Turkey slammed German authorities for allowing a demonstration by supporters of the PKK, considered a terrorist organisation by the EU, US and Turkey, and banned in Germany.

PKK supporters rally in Frankfurt, Germany, March 18, 2017.
PKK supporters rally in Frankfurt, Germany, March 18, 2017.

Turkey's presidential spokesman Ibrahim Kalin slammed German authorities on Saturday for allowing PKK supporters to rally in the city of Frankfurt.

About 9,000 people were at the event organised by the German Democratic Kurdish Society Centre (NAV-DEM).

The demonstration was in opposition to Turkish President Recep Tayyip Erdogan and an April referendum on increasing presidential powers.

Protesters chanted "Terrorist Erdogan" and "freedom for Ocalan," referring to Abdullah Ocalan, the imprisoned leader of the PKK, with many waving flags featuring Ocalan's face.

Turkey, the EU and the US consider the PKK a terrorist group and it is banned in Germany.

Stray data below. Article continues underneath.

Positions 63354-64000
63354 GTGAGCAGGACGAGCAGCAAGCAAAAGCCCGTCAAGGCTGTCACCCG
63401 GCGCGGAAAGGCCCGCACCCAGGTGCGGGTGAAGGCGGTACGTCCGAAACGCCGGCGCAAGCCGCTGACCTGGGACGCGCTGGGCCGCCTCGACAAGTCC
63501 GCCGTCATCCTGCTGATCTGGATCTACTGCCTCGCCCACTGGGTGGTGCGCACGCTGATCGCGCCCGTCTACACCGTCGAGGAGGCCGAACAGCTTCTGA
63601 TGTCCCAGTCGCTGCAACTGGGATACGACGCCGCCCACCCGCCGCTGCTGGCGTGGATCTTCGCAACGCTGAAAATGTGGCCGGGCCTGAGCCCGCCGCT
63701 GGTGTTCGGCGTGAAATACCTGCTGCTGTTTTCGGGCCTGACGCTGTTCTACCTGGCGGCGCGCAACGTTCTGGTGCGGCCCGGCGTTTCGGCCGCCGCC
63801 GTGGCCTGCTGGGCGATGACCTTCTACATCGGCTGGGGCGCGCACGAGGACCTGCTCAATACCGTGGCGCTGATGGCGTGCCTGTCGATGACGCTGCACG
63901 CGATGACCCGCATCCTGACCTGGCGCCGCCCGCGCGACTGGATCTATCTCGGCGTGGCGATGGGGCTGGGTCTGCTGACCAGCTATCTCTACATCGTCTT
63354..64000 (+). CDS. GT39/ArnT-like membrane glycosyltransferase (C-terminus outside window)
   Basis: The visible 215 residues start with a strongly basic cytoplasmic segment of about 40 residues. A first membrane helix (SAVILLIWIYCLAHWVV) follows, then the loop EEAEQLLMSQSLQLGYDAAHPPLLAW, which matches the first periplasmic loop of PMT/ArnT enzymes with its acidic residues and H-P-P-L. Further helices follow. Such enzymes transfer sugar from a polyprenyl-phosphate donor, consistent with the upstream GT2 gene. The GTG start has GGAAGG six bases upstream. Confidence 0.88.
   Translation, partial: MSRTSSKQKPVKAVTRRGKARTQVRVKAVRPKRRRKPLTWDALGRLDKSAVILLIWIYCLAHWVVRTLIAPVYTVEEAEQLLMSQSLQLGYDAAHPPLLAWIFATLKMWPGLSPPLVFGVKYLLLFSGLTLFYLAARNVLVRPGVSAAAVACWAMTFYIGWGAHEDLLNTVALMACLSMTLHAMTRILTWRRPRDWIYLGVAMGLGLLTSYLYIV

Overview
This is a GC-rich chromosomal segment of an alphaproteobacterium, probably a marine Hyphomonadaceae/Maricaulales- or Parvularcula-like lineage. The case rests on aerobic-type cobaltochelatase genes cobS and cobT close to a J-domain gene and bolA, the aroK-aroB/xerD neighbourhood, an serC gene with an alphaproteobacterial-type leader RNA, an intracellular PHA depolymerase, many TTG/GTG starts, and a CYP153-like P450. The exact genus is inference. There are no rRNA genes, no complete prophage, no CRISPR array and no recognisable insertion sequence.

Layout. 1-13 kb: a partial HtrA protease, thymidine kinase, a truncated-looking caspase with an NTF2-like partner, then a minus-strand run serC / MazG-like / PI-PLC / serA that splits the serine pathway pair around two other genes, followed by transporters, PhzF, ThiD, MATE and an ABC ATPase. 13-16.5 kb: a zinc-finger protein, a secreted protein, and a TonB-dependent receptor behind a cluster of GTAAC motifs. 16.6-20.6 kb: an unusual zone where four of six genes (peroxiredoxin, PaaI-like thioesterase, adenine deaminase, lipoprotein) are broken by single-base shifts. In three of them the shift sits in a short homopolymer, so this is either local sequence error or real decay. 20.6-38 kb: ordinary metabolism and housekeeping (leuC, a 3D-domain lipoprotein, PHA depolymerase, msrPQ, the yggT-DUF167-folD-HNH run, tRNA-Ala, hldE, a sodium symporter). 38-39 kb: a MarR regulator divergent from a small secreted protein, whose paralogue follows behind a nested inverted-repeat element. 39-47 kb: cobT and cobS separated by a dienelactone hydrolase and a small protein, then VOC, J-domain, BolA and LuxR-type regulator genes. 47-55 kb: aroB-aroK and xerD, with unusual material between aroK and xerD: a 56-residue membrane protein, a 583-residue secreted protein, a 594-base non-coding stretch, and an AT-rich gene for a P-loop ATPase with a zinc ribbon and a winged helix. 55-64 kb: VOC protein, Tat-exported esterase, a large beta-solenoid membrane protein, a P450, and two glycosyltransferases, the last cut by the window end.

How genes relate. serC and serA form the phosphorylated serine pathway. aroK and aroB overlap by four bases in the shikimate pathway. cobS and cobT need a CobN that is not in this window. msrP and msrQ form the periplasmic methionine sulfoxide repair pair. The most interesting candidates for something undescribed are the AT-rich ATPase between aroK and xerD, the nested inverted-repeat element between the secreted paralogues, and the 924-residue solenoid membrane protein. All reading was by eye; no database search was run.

Kalin said Germany was treating terrorists as "legitimate actors," while claiming it was "dangerous" for Turkey's elected representatives to meet with their constituents.

"It is clearly supporting terrorism," Kalin added. "Those who try to explain this hostile attitude with freedom of expression and assembly should act seriously."

The presidential aide accused some European countries of attempting to "interfere [in] the referendum that will take place on April 16 in Turkey and taking up a position in favour of a 'No' vote."

"We once again remind European countries that Europe will not decide on April 16, the Turkish nation will."

Critics condemned Germany on Twitter for allowing the PKK supporters to rally.

The Turkish president and governing AK Party are seeking support for the referendum among Turkish citizens abroad.

President Erdogan strongly criticised Germany after Turkish ministers were barred from holding public rallies in two German cities in recent weeks, calling the ban a throwback to the era of fascism in Europe and Nazism in Germany.

Erdogan also slammed German authorities for letting opposition to a 'yes' vote in the referendum hold rallies while preventing his emissaries from addressing expatriate Turkish communities.

On Wednesday, German foreign ministry spokesman Martin Schaefer said the government had approved voting by the estimated 1.4 million Turkish nationals living in Germany who are eligible to cast ballots in the April 16 referendum.

Source: TRTWorld and agencies